I thought of you today (again) when Alice got off the bus. She was so excited to show me her “human body” that she couldn’t contain herself. “Let’s go home, Mom!” she begged me instead of wanting to play with her neighbor bus-mate like she usually wants to do each day. In the end, I’m usually the one dragging her away when it’s time to say good bye.
“I want to show you my body!!” she told me again and again at the bus stop interrupting my brief conversation with my fellow bus stop mom. Alice has been learning about the human body at school, complete with having her own body traced on paper and glueing a paper brain, stomach, lungs, ribcage, etc onto the traced body. She’s been telling me about each part they talk about and has been so excited to bring her paper body home.
I said good bye to my neighbor and told Alice we could leave. She ran ahead of me, and I do mean “ran,” very uncharacteristic of her. What a picture she made – her loose hair flying in the wind, unzipped sweatshirt tails flapping, her backpack that is too big for her 33lb real body bouncing wildly from side to side, and of course the icing on the cake were the white tights tucked inside the green rain boots that Daniel and I thought were too cute not to buy even though they weren’t 100% practical. (Alicia, you would like them. I think they might have been something you would have bought for her.) My heart filled with so much love, so much pride, so much hope for her future that I thought I was going to cry right in the middle of the street. I wanted to remember that moment for the rest of my life – so innocent and carefree. When we got to the house, I even asked Alice if I could go inside and get the camera to take a picture of her running, but she didn’t want to – had to show me that paper body pronto.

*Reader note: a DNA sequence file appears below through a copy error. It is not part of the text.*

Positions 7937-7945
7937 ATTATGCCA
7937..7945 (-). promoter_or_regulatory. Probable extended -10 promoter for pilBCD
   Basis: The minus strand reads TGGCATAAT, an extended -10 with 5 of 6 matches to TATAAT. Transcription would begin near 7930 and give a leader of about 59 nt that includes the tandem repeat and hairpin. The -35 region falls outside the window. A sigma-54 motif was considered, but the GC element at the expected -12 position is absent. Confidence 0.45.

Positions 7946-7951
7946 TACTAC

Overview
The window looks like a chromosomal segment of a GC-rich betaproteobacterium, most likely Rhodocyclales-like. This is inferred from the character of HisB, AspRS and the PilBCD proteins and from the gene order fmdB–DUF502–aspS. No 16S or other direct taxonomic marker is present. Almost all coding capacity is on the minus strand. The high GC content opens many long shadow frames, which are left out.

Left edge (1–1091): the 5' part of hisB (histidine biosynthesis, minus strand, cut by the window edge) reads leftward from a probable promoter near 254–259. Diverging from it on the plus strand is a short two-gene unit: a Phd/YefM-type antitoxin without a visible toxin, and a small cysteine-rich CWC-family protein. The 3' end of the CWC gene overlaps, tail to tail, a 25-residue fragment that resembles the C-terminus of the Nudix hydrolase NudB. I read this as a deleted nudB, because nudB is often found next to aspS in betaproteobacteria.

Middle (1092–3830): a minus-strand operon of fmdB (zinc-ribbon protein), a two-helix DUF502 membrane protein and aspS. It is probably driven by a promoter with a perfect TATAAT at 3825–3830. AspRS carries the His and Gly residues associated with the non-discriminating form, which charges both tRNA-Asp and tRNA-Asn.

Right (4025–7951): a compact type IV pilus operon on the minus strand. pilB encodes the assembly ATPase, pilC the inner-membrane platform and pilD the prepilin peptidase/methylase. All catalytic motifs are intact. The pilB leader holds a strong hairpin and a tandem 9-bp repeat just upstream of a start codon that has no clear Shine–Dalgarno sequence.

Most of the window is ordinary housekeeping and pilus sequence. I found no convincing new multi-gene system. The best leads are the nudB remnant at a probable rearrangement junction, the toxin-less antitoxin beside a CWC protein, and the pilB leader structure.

But in the instant that I thought I was about to explode with love for my daughter, I also had the realization, no… the intense terror, that she could be taken from me. How could I—if I ever had to—go on without this living, breathing part of me that I call my daughter, flesh of my flesh? And in the next instant, I pictured your own mom savoring similar moments from your life. There are quite a few pivotal as well as “mundane” moments I was privileged to share during 12 years of knowing you; however what about the memories Grace has of you running around in your “green rain boots,” the day-to-day moments of pure, innocent sweetness from your childhood that conjure up an enormity of feelings?
As April 28th draws closer, I had written 2 pieces recently about you and how this past year has changed so many lives forever, but I haven’t been at peace with them, haven’t wanted to publish them – not now anyway. My words on paper felt like useless drivel, unable to portray the weight of this past year, and many times sounding selfish. As I have been saying since last April to persons who feel like they need to say something to help me get through this, there really are no words. No words to adequately portray a mother’s anguish, a father’s grief, a husband’s sorrow, a sister’s heartache, a brother’s pain.
What I have felt at peace about sharing with you is the song that I have been singing—needed to sing—for the past few weeks. You’ll know it, I’m sure. And while not every line fits, I feel like it says more than I could ever say at this point in time. My prayer has been that the family you left behind could all find some comfort In The Arms Of an Angel, whoever that may be for each of us, as I hope you have too.
Missing and missing you so,